This snippet was a tiny piece of a wide-ranging conversation between me and my new life coach. We met in a wonderful coffeeshop I had never frequented for our first session last Saturday. It is a little strange for me to say that I have a life coach, for a number of reasons:
1. I have a counseling degree, and have used it in my career – but I have never seen a counselor for my own life issues;
2. within the last year, I’ve toyed with the idea of becoming a certified life coach myself – though I had never actually seen one in action;
3. I have been reluctant most of my life to seek assistance (there’s an entire blog post to be written about why this is the case).
I have been a classic case of “physician heal thyself”. There’s a simple reason we’re not supposed to do that. It doesn’t work.
Which isn’t to say that I have been unable to make changes in my life through my own action and determination. Actual change only takes place because I do the work. I’ve learned this, interestingly, by working with my fitness trainer, the ever-supportive Kylie Helgens. The hard work and sore muscles, the determination to show up at the gym day after day, these all come from me. But Kylie offers the expertise to make the most of what I am putting into it, as well as the challenge and encouragement to keep me coming back. Some days, I am willing to let myself down by not showing up, but I don’t want to let Kylie down. Trusting someone else’s expertise, and allowing them to assist in my development, is a powerful experience – and one I am ready to broaden outside the fitness realm.
Which brings me back to the life coaching session. If I am completely honest, I will admit that it was fun to spend a full hour talking about myself with someone whose purpose in being there was specifically to let me. No glazed eyes, no need to be reciprocal as might occur when meeting a friend for coffee: free reign for my inner narcissist! However, that wasn’t the only reason the session was a positive experience. In answering her curious questions about me and my life choices, we both learned a lot. Doesn’t that sound funny, coming from someone who spends a fair amount of time in self-reflection? Apparently, I know more about what I want for my life than I’ve been admitting to myself.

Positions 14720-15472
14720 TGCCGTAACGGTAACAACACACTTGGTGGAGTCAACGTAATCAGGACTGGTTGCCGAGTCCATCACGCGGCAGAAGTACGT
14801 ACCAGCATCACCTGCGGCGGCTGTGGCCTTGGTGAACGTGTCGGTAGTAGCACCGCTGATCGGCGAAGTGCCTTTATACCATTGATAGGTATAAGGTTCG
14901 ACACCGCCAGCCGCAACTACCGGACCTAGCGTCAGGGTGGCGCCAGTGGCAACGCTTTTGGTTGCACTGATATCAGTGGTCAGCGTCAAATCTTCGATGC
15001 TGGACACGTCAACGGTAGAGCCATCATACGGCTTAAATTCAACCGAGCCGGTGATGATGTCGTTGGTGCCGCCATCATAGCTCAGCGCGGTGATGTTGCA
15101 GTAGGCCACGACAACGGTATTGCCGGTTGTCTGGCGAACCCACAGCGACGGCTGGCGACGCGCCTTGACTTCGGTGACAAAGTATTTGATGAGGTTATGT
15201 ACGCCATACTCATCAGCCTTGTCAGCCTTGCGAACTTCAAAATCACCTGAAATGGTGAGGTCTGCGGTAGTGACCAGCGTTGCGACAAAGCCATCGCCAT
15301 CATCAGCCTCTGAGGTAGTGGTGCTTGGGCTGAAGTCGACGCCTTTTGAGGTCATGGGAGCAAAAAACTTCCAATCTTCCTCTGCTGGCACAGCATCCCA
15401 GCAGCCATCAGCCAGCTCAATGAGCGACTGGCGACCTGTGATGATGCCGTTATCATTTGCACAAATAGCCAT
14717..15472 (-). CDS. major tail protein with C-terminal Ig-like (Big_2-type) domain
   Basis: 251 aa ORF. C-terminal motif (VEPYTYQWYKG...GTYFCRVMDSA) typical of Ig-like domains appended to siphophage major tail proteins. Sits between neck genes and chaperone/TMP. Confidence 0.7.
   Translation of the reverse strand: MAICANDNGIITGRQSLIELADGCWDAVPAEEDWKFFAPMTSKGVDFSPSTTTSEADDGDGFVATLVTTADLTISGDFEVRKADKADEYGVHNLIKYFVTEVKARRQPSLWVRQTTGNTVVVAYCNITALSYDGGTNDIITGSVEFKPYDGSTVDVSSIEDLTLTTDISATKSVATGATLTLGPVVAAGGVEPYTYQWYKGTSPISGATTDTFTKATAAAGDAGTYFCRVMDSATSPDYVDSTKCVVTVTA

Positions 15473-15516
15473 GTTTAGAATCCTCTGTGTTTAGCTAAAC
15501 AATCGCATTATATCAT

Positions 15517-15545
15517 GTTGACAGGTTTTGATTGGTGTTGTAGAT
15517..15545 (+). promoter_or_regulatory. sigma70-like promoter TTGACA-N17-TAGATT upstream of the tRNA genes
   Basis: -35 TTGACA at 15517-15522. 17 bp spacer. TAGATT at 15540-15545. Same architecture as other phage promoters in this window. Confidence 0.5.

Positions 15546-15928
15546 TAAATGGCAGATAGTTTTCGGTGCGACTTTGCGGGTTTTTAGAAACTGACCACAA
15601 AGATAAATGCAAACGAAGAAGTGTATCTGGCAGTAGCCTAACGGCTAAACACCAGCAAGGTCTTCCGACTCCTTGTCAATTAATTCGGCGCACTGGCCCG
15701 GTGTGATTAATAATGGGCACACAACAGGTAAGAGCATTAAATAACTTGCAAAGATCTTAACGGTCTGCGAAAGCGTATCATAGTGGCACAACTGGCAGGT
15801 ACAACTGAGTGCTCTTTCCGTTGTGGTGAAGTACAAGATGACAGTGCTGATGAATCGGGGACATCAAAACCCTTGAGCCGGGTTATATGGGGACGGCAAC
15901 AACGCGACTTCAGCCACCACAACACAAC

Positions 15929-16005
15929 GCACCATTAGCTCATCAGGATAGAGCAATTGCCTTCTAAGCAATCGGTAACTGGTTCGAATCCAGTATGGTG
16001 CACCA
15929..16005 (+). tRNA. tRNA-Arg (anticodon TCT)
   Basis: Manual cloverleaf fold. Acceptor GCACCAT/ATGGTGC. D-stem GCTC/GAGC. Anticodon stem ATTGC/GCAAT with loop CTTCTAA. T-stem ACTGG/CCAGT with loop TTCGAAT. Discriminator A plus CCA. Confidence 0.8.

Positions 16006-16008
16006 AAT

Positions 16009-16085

In the past days, as I’ve let her questions revolve in my mind, the answers I gave have been germinating and proliferating. And the answer to her question about what one thing I would change has been revealing itself to me:
If I could change one thing about my life, I would live with abandon.
Doesn’t sound like a very concrete goal for change. But it feels like a good way to explain what the concrete changes would be about.
If you look up the word abandon, you will find a definition something like “careless disregard for consequences” and synonyms like recklessness, thoughtlessness or (heavens!) licentiousness. I will never be a person whose life is defined by those words, it just isn’t in my make-up. But abandon also means freedom, spontaneity, and uninhibitedness – words I’ve often wished could be associated with me. I can be, I think, someone who has brilliant – or creative or at least good – ideas and acts on them. Abandoning myself to that moment of action, rather than holding back out of fear or self-derision – THAT’S what I’m talking about. A-typical for me, but possible.
One session into my life-coaching experience is early to know what may result. However, I already suspect that seeds have been sown which may yield unexpected fruit. My first homework is an assignment to dream…and I am attempting to dream with abandon, in the hope that I will eventually learn to live that way as well.